Angela Fuller, Curatorial and Registration Assistant
Small and shiny, Limoges enamels glow like jewels in the Taft Museum of Art’s Medieval and Renaissance galleries. Workshops of skilled artisans in Limoges, France, produced these decorative objects by delicately fusing layers of vividly colored glass to copper. By the 16th century, influenced by the Italian Renaissance and aided by a newly developed enameling technique similar to painting, enamellers replaced medieval modes of decoration with dynamic storytelling.
Enamellers portrayed scenes from the Bible and classical mythology, drawing inspiration from a wide variety of works by other artists—prints, stained glass windows, drawings, paintings, and books. In the Taft’s galleries, visitors can find scenes from the life of Christ along with the exploits of Hercules and Jason. Old Testament stories featuring Noah, Abraham, and Moses became especially popular in the 1520’s.
Pictured here is a dish decorated with a scene of Lot and his daughters from the Old Testament book of Genesis. Having escaped God’s destruction of the cities Sodom and Gomorrah, they find themselves stranded in the wilderness. Knowing they are not likely to find husbands, the daughters seduce their father because they want to have children. To break up the grisaille, or black and white, color scheme, hints of red and gold highlight the burning city in the background, spilled wine, and a sword. This stark image of sin, destruction, and divine punishment seems bleak to us now, but it reflects the uncertain and often violent environment in which it was made.
The Reformation, triggered in 1517 by German monk Martin Luther, upended the authority of the Catholic Church, the religious institution which for a thousand years had dominated spiritual life in Western Europe. Luther believed that faith alone was the path to salvation. He also emphasized the Bible as the only source of divine truth, and criticized what he regarded as materialism and corruption within the hierarchy of the Catholic Church.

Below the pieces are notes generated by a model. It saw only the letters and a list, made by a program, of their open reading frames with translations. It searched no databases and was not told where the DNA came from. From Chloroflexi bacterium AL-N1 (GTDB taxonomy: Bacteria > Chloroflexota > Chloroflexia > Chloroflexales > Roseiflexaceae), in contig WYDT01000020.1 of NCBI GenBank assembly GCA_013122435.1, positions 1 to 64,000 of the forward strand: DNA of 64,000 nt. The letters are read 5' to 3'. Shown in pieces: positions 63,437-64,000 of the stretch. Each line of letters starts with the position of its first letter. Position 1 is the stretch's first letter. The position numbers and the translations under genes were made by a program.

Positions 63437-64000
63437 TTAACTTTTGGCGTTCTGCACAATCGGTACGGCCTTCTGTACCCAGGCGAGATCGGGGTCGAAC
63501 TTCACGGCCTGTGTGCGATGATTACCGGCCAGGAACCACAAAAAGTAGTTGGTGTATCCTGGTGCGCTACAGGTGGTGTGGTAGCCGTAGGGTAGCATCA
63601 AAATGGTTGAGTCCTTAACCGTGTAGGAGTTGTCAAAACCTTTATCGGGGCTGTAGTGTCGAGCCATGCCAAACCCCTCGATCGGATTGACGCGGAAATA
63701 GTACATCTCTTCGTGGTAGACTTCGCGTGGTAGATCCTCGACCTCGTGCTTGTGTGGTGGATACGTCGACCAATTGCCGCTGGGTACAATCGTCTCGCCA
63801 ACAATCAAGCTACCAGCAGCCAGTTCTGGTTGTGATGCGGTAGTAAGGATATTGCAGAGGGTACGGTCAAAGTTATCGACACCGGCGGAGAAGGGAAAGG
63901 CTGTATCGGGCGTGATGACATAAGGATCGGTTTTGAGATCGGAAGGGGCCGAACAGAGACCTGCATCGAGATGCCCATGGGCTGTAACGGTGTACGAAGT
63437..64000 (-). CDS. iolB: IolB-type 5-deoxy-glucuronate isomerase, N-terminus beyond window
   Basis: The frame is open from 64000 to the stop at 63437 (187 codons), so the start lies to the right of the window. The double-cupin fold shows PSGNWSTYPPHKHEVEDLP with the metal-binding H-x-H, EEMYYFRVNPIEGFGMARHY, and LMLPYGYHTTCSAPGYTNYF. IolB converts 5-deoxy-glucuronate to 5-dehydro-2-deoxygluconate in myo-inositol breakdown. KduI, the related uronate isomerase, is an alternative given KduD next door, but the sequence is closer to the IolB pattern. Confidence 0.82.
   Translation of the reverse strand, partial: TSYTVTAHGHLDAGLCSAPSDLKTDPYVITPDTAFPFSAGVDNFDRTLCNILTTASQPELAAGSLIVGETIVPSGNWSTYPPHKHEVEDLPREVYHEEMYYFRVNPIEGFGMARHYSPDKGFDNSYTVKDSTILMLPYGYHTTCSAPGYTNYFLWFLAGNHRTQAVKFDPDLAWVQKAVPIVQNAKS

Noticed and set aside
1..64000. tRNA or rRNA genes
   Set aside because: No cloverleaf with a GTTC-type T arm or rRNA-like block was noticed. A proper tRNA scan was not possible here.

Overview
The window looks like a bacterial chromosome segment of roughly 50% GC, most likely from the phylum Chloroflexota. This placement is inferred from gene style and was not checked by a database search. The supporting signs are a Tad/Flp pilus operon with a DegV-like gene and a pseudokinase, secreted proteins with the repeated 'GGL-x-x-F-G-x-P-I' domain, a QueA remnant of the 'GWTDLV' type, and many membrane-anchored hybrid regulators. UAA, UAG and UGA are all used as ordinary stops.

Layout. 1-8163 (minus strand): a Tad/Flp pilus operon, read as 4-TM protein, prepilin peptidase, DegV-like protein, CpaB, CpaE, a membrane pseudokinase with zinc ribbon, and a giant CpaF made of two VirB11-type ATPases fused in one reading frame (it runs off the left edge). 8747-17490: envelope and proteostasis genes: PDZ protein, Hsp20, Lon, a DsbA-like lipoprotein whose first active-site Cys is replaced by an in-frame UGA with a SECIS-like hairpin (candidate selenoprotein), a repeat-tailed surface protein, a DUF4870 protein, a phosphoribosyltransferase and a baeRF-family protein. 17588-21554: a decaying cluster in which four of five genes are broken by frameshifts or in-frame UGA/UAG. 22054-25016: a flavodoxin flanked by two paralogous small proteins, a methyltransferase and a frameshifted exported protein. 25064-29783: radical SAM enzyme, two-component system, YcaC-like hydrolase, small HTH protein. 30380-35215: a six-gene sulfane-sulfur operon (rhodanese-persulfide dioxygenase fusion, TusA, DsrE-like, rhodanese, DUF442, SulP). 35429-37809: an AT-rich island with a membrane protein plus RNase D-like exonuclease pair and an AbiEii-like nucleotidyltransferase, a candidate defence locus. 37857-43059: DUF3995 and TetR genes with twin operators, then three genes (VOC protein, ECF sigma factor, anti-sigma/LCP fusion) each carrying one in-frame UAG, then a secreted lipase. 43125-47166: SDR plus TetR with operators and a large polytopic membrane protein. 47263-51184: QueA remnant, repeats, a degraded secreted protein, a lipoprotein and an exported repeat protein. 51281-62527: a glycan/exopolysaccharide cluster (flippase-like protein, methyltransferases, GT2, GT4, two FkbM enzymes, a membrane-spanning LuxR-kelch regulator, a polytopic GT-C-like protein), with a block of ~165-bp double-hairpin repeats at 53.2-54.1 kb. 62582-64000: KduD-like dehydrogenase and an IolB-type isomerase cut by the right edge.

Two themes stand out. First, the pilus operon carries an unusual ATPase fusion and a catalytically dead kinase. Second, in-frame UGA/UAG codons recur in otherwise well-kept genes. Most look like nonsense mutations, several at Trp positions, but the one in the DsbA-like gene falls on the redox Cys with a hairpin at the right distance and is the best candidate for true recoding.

The workshop responsible for Lot and His Daughters also created a dish directly based on Luther’s ideas. An allegory of faith as the path to salvation decorates the center. A thick, pictorial border surrounding the scene features nightmarish, intertwined creatures, including a canine beast with a human face wearing the domed hat of a bishop or pope. Riding on his back is a horned demon. Equally perverse creatures wear a cardinal’s hat and monk’s robes, satirically voicing Luther’s critique of the Catholic hierarchy.
In France, tensions between Catholics and Protestants erupted into a long period of violence that was as much a struggle for power among vying noble families of France as it was a conflict over religion. The city of Limoges remained Catholic, though this was partly for political reasons, as its citizens resented the Protestant noble family in charge of the region, blaming them for taking power away from the city’s municipal government. Enamellers were in a difficult position because they relied on commissions from French noble families, both Catholic and Protestant, for their livelihood. An artist’s personal feelings likely took a backseat to those of their patrons.
Whether familiar stories or subversive propaganda, Limoges enamels are more than just beautiful; they offer us a fascinating glimpse into how even “simple” decorative objects expressed turbulent times and a continent-wide crisis of faith.